For my generation, it is also unrealistic.
I have friends who spend up to four hours of Christmas day in their cars as they drive between the houses of separated parents, stepparents and siblings. Though they participate fully in the spirit of love, their Christmas day is often one of anxiety, not of peace, as they navigate transport issues and poor weather because they don’t want to hurt anyone by choosing to spend their day with just one parent.
I have friends who have to spend Christmas apart from their cherished partners or even pretending they don’t exist because, even if accepting of their sexuality, their families don’t think it’s ‘the right time’ to have *that* conversation with the wider family just yet.
I have friends who spend Christmas fielding awkward questions about why they are single.
I have friends who spend Christmas day peacekeeping between various family members.
I have friends who don’t go home for Christmas at all.
These friends are not represented in the Morrisons adverts, on the glossy covering of Sainsbury’s magazine, on the front of the festive board game boxes.
hey are not represented in the nativity.
But they should be.
Perhaps we need a different way of looking at the nativity this year.
As well as embracing the acceptance, harmony and joy that the little figure in the manger gives to all of us, contemplate also those standing around the manger.
That wooden figure of Joseph? He is exhausted from the long journey, fraught with caring for his pregnant wife and weary from the judgement of innkeepers (did they really not have room? Or did they somehow know there was something taboo about me and Mary? Could they tell we weren’t married before…is it that obvious just from looking at us...?). He worries that this is the first incident in a lifetime of judgement he will have to shield his wife and son from. He’s overcome with joy at the dozy, tiny new life, but also worried that he will somehow let him down – a natural enough worry for any parent, but to a parent of the son of God –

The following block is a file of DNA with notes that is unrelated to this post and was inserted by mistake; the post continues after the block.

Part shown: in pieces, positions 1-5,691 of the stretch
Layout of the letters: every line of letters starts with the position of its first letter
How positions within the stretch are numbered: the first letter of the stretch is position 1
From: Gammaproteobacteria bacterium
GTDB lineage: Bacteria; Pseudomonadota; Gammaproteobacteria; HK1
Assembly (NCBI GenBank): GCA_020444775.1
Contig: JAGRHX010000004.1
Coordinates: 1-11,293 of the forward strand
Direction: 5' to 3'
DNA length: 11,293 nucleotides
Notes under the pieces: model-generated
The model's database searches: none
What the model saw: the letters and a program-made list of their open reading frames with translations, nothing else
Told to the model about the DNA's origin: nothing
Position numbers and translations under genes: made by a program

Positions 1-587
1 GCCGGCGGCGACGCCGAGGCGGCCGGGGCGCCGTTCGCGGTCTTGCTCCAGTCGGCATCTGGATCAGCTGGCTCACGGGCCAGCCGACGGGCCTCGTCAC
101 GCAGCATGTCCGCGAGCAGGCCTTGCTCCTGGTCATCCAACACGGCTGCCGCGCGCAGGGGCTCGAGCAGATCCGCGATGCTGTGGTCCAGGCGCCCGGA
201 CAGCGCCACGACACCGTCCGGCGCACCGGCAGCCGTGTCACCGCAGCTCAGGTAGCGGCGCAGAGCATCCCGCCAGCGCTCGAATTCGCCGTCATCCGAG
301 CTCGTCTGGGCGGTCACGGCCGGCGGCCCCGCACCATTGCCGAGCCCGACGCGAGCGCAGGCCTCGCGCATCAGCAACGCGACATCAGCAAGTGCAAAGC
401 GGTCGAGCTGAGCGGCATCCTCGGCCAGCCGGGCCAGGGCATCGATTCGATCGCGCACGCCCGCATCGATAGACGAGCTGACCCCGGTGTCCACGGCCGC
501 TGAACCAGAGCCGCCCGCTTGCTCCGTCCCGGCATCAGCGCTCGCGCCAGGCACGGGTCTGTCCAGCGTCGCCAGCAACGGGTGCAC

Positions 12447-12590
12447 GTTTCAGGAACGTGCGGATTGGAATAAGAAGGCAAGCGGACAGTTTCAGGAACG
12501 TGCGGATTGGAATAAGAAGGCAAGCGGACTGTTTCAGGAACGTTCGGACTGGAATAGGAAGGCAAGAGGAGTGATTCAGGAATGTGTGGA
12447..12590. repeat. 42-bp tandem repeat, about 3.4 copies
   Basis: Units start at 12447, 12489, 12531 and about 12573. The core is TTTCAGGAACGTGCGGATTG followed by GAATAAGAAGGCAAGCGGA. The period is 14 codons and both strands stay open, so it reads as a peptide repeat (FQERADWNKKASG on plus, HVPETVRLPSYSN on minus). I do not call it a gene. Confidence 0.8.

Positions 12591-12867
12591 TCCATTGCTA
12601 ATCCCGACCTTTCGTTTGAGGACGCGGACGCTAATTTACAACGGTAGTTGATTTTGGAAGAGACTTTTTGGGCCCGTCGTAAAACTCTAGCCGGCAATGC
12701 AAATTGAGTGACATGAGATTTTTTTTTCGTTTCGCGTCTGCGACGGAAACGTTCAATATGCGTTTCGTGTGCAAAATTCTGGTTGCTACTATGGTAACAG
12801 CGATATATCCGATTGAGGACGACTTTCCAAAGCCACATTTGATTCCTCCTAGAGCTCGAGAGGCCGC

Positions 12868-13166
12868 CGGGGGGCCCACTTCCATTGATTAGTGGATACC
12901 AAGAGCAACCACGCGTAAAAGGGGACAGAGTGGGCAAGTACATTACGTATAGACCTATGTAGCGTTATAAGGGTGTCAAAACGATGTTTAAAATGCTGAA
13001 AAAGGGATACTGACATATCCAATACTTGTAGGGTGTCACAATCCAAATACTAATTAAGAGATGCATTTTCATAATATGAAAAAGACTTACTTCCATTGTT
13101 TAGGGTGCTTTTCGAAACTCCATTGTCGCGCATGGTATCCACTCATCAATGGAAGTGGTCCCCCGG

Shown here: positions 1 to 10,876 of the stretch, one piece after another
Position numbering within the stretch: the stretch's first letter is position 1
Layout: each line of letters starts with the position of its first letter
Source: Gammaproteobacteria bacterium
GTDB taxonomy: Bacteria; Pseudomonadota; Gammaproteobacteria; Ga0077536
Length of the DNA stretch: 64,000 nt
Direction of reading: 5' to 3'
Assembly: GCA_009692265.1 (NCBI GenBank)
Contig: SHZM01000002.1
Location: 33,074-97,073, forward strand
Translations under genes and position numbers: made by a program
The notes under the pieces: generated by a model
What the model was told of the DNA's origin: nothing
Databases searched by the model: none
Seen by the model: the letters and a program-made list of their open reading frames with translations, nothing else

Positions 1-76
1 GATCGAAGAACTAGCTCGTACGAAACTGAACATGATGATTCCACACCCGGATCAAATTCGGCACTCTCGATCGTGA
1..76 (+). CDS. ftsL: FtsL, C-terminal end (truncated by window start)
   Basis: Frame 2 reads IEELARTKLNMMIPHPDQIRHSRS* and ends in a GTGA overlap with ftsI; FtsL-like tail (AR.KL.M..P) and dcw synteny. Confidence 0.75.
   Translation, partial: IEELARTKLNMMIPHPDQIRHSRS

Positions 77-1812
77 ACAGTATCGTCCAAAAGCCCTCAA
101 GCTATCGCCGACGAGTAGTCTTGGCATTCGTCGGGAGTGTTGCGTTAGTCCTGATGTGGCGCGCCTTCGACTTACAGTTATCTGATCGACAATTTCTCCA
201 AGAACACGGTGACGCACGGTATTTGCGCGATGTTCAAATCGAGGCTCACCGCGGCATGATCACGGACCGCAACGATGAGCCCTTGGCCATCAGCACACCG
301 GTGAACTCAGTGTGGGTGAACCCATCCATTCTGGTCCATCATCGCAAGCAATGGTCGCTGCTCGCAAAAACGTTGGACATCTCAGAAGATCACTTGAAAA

The wooden figure of Mary? She twiddles with the rough swaddling clothes, making him as warm as she possibly can. She glances at her husband, seeing the mixture of wonder and terror on his face, and for the tiniest of moments she wonders how they will last the course. She knows saying ‘yes’ was the right thing to do, but she regrets the social stigma this solid, honest carpenter will suffer on her behalf. She thinks she knows why they are staying in a stable, and not in an inn, or with one of Joseph’s relatives.
And nestled between these anxieties, a tiny baby.